• 3. The Jrue trade: Sixteen months after saying in multiple interviews that the Pelicans were Holiday's team and that Holiday could make a Steve Nash-like leap to MVP candidacy, Griffin traded him to the Milwaukee Bucks in a multi-team blockbuster. It was a success in that it brought them two unprotected first-round picks and two pick swaps from Milwaukee. The value of those picks decreased the moment that Giannis Antetokounmpo signed his extension, though, and the whole thing would look much better in retrospect if New Orleans hadn't given up Williams and a first-round pick and rerouted George Hill to Oklahoma City for the privilege of giving Steven Adams a two-year, $35 million extension. Griffin let Favors walk in free agency and touted the toughness of Adams and Eric Bledsoe, acquired from Milwaukee, but would dump both of them following a 31-41 season under now former coach Stan Van Gundy. 
  • 4. The Redick trade: Simultaneously infamous and inconsequential, the trade that sent Redick and Melli to the Dallas Mavericks at the 2021 trade deadline netted New Orleans Wes Iwundu, the expiring contract of James Johnson and what turned out to be the No. 53 pick in this year's draft. On his podcast, Redick revealed he'd asked to be traded the previous offseason and aired his grievances, going so far as to say that his agents wouldn't trust the organization again. On draft night, the Pelicans sold the No. 53 pick to the Philadelphia 76ers for a reported $2 million.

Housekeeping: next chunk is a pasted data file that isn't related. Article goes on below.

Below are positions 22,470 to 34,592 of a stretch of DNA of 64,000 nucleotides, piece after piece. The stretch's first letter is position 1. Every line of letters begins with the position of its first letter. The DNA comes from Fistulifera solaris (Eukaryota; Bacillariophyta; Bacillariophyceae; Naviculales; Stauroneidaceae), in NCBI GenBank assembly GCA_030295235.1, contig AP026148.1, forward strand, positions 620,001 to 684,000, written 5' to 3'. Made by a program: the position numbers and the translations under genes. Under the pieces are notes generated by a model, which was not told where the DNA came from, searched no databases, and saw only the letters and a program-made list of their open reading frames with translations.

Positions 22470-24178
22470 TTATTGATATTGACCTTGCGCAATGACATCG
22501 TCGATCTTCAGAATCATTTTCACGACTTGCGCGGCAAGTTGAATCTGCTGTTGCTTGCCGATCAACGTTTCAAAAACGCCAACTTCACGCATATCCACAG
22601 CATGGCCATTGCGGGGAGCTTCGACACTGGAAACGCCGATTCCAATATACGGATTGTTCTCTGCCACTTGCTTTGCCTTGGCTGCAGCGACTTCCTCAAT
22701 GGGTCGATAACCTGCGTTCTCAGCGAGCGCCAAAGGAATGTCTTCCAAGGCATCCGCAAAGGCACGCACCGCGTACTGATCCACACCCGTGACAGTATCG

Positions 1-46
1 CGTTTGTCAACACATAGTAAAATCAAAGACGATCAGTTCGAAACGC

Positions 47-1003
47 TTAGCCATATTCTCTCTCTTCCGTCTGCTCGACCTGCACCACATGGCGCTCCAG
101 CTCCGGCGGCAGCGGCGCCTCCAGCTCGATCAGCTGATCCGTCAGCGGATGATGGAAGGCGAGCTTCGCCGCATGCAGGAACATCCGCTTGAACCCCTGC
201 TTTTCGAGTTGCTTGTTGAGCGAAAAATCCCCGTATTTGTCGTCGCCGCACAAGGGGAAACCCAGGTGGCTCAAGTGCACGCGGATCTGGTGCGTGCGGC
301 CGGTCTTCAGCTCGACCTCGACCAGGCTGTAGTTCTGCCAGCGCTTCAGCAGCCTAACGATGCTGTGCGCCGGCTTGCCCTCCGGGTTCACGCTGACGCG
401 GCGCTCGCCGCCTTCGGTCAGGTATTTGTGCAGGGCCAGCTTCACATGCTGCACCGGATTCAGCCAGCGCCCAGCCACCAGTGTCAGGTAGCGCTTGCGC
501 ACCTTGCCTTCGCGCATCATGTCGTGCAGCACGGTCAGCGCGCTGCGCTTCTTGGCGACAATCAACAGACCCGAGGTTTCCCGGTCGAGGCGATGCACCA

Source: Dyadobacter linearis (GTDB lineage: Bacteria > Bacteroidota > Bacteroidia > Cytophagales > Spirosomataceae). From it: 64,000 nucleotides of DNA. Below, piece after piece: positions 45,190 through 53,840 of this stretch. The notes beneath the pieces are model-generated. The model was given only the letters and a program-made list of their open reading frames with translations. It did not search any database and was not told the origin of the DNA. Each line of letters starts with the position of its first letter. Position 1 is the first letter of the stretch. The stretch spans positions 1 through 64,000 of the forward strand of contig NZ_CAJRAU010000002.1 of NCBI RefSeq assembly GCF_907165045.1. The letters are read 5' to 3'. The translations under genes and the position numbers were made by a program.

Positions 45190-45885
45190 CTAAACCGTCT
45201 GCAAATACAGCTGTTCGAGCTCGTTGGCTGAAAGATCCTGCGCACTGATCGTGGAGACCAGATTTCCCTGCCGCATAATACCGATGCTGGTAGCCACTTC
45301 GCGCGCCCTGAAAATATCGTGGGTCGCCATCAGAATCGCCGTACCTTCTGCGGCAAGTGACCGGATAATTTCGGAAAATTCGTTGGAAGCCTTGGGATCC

New Orleans' outlook isn't all that dire. Ingram hasn't turned 24 yet and Williamson just turned 21. The front office can try to play the free agency game again next summer, and the vibes will be better if rookie Trey Murphy proves to be an ideal fit next to fellow recent draft picks Alexander-Walker and Kira Lewis Jr., both of whom project to step into larger roles under new coach Willie Green. Hayes made strides late in his second season.

In the short term at least, Jonas Valanciunas, acquired from the Grizzlies, gives the team another dimension on offense, particularly when Williamson is on the bench. Graham can run pick-and-roll and space the floor when Ingram or Point Zion is handling the ball. Satoransky is not Lonzo, but he is a big, smart, pass-first guard with some defensive versatility. Temple will quietly help in all the ways he helps everywhere he goes, particularly on defense. Perhaps more importantly, if Damian Lillard or Bradley Beal were to request a trade tomorrow, the Pelicans would be able to make a compelling offer, in theory. 

That they aren't necessarily screwed, however, is a testament to how much margin for error they had to begin with. It seemed bold (in a good way) to try to build a playoff-caliber team around Williamson and the guys they got from the Lakers a couple of years ago, and it might have worked if only Williamson hadn't hurt his knee in an exhibition game or a pandemic hadn't put his rookie season on pause. But now that Iwundu is all they have to show for that summer's spending spree, their margin for error has all but completely evaporated. By pursuing Paul and Lowry, New Orleans signaled that it is trying to show Williamson that his present and future are in good hands. All along, this has been a difficult needle to thread.